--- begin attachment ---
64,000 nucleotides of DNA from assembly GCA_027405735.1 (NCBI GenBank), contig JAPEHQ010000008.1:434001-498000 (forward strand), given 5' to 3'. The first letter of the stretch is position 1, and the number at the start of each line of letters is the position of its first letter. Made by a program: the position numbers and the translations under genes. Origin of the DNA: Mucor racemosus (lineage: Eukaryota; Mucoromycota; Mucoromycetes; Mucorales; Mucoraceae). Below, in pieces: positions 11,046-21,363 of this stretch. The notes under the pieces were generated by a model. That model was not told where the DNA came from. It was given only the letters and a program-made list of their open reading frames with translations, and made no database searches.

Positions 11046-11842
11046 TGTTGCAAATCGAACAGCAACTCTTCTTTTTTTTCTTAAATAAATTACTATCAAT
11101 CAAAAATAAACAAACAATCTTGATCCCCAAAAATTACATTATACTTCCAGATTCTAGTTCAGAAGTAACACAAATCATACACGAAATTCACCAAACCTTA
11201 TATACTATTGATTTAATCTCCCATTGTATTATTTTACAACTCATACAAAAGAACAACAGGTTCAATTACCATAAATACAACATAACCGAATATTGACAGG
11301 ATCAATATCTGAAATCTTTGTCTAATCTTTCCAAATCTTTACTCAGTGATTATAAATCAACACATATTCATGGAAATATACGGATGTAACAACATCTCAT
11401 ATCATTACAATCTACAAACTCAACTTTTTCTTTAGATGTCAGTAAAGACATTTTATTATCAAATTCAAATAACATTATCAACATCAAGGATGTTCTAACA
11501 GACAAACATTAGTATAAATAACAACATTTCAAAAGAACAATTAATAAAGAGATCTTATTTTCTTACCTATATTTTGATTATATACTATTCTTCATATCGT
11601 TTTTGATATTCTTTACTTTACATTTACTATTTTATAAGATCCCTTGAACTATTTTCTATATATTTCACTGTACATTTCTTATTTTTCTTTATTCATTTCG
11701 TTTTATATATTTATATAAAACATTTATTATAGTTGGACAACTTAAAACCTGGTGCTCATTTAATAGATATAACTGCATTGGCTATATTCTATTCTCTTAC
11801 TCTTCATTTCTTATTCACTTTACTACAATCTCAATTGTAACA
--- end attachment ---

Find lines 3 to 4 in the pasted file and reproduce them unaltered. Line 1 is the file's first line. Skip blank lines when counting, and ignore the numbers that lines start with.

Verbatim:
11046 TGTTGCAAATCGAACAGCAACTCTTCTTTTTTTTCTTAAATAAATTACTATCAAT
11101 CAAAAATAAACAAACAATCTTGATCCCCAAAAATTACATTATACTTCCAGATTCTAGTTCAGAAGTAACACAAATCATACACGAAATTCACCAAACCTTA